Perhaps the project could be framed in a different way that would better encourage sharing, but I’m not sure what it might be. Do you have ideas? Let me know.
This said, many people did visit the website.
We had nearly 3,000 visitors over the few day period before Thanksgiving, about 14% of which clicked through to the “More Details” page.
These visitors were scattered across the US though with some concentration in Massachusetts and California, due to our existing social networks being focused there.
The referral data is perhaps the most illuminating. We see a large number of visitors from Reddit, a result of postings we made on a number of college subreddits, as many college students would be traveling from academically insulated bubbles to the scattered locations they came from over the Thanksgiving break. However, these Reddit users are not very engaged, with a high bounce rate, and an incredibly short 9 seconds spent on the website. I suspect that many of the “direct” visitors are also from Reddit, with a referral blocking extension. This advertising method was unsuccessful.
Visitors from Facebook and BuzzFeed (where I wrote a short post) were markedly more engaged, spending a few minutes reading the website.
What can we do next?
“I want downtown to be more of a nightlife destination. We also need better homeless services.” - Michael, a valet in Phoenix, Arizona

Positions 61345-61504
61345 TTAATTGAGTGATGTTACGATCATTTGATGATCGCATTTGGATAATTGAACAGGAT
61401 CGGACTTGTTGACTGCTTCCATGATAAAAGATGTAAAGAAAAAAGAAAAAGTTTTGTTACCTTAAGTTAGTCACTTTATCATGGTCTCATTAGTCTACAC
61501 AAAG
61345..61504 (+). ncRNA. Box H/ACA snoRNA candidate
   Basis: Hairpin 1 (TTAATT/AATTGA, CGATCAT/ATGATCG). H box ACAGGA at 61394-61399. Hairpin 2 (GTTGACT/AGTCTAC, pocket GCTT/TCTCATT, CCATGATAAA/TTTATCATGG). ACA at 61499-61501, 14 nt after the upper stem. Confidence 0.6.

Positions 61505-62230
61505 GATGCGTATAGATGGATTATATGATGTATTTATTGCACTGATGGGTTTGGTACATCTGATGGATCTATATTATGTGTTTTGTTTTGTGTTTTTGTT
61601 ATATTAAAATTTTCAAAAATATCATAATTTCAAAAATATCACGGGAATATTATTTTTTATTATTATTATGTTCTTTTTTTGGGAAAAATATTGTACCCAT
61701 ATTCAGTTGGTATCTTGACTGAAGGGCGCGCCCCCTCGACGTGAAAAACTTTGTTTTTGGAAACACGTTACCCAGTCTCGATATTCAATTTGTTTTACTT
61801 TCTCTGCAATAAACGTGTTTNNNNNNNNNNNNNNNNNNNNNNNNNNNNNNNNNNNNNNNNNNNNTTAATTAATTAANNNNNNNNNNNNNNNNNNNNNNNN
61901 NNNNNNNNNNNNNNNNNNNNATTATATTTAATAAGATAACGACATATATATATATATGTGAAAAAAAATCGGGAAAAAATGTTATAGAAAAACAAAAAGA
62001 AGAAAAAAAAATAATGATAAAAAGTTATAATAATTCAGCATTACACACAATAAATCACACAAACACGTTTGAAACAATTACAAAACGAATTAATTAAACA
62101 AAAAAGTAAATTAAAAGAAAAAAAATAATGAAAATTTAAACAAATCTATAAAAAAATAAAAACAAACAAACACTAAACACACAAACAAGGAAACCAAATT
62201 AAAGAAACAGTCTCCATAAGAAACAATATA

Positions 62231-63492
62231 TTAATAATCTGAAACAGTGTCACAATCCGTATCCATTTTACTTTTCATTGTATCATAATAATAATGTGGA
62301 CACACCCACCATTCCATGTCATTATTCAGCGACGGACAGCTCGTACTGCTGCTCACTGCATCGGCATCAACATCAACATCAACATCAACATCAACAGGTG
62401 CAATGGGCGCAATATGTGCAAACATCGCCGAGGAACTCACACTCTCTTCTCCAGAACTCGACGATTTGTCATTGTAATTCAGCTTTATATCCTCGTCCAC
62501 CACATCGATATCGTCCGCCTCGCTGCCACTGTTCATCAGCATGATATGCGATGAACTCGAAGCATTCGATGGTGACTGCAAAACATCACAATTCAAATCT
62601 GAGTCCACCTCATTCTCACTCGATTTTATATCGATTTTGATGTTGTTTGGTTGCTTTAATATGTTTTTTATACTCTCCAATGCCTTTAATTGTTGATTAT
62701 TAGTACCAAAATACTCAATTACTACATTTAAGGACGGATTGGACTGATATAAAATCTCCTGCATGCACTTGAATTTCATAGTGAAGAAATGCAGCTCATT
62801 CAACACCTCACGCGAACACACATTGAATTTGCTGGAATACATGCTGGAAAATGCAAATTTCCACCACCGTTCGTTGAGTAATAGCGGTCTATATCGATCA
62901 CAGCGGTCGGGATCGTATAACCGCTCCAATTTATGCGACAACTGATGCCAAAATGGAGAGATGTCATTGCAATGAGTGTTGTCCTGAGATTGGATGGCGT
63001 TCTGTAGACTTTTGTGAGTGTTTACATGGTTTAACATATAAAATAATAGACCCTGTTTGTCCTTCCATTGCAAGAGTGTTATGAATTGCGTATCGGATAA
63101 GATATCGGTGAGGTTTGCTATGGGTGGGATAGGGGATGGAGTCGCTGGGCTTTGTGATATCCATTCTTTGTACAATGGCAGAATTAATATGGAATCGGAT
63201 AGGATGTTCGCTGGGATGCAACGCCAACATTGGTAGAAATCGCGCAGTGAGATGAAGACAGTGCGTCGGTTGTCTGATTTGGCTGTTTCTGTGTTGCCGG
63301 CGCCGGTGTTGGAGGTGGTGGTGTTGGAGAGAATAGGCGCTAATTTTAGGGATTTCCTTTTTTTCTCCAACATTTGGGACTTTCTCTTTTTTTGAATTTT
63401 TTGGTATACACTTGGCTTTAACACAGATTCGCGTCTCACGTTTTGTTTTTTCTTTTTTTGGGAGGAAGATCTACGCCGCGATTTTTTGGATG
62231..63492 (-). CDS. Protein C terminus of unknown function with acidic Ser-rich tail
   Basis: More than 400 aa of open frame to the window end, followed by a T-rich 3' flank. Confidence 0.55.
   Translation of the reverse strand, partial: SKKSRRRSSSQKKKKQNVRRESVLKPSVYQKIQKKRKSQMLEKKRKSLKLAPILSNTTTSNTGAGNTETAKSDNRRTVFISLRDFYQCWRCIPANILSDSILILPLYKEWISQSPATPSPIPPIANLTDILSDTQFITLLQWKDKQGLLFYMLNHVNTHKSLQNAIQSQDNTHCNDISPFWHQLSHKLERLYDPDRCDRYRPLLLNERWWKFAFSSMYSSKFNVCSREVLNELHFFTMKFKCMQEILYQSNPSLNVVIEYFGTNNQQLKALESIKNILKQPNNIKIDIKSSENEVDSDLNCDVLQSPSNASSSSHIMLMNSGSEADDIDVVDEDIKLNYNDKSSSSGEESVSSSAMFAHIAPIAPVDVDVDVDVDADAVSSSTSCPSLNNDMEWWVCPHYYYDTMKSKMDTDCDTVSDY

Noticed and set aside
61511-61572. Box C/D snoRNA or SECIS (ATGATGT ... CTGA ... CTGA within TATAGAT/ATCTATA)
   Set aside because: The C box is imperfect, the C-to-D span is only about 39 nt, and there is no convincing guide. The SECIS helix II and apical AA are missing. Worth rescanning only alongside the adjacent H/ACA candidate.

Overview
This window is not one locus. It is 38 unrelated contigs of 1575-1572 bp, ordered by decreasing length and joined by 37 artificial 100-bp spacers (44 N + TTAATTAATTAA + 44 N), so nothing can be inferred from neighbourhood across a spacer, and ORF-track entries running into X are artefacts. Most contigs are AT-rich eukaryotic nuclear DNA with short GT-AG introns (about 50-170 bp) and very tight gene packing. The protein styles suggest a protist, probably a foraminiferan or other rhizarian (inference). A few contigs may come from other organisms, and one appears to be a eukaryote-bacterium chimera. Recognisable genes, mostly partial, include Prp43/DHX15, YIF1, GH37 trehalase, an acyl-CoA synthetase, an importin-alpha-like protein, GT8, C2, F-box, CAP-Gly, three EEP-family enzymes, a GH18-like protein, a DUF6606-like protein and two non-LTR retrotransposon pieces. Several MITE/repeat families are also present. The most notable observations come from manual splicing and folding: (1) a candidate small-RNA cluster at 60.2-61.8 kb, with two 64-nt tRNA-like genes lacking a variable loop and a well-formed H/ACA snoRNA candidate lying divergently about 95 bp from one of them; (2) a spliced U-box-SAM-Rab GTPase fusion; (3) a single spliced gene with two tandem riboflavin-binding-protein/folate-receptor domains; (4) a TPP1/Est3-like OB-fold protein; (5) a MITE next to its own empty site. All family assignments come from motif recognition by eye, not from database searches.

For me personally, I’m looking forward to trying the activity in a new place, somewhere I’ve never been before – the suburbs of Cleveland, Ohio.
There are other people working on these kind of echo chamber breaking projects as well. My colleague Cathy Deng is devoting her time at the BuzzFeed Open Lab to making small interventions that encourage non-political interactions outside of the class bubbles we live in. Krishna Kaliannan of Escape Your Bubble is focusing more explicitly on the political viewpoints of the “other side” and Free Intelligent Conversation is trying to encourage more spontaneous discussion in the public realm.
If having conversations with people that you normally wouldn’t is an idea that excites you, do it! And then write about it. And then encourage others to do it too.
What else were people hopeful for?
“Infrastructure projects, I think we need more of those, put people to work.” - Ben in Phoenix, Arizona
“Unity! We all need to come together as a community, get on the same page.” - Tasha and Thomas in Phoenix, Arizona
“The crime to stop.”
“In your neighborhood?”
“We live in Maryvale, so, yeah…” - Unknown in Phoenix, Arizona
“I’m hopeful I can be a good father to my son. He’s in Washington state. I got left behind.” - Abraham in Phoenix, Arizona
“Less violence, so my kids can play outside.” - Unknown in Phoenix, Arizona
“Less cars!” - Martin in Phoenix, Arizona
“That people wake up and start paying attention to the environment.” - Mariah in Phoenix, Arizona
“A light rail pass.” - Unknown in Phoenix, Arizona
“I’m hopeful for the next four years.”
“Yeah, graduating law school, finding a job, buying a house.” - Nicole in Phoenix, Arizona
As I left Phoenix, I spent an hour sitting in the airport, watching CNN on the television at my gate. The airport is practically the only place I encounter TV news now, itself an example of the many ways my personal bubble manifests itself.
I found it difficult to watch. Current events and policy were not being discussed with facts, but with shouted opinions. Nothing was placed into a context that enabled any critical thought. We can talk about “fake news” and the decline of critical thinking skills, but if the most consumed news sources do not present content in a way that practices and reinforces those skills than progress will always be limited.
I agree, John. We need more civility in discourse. We clearly have a long ways to go.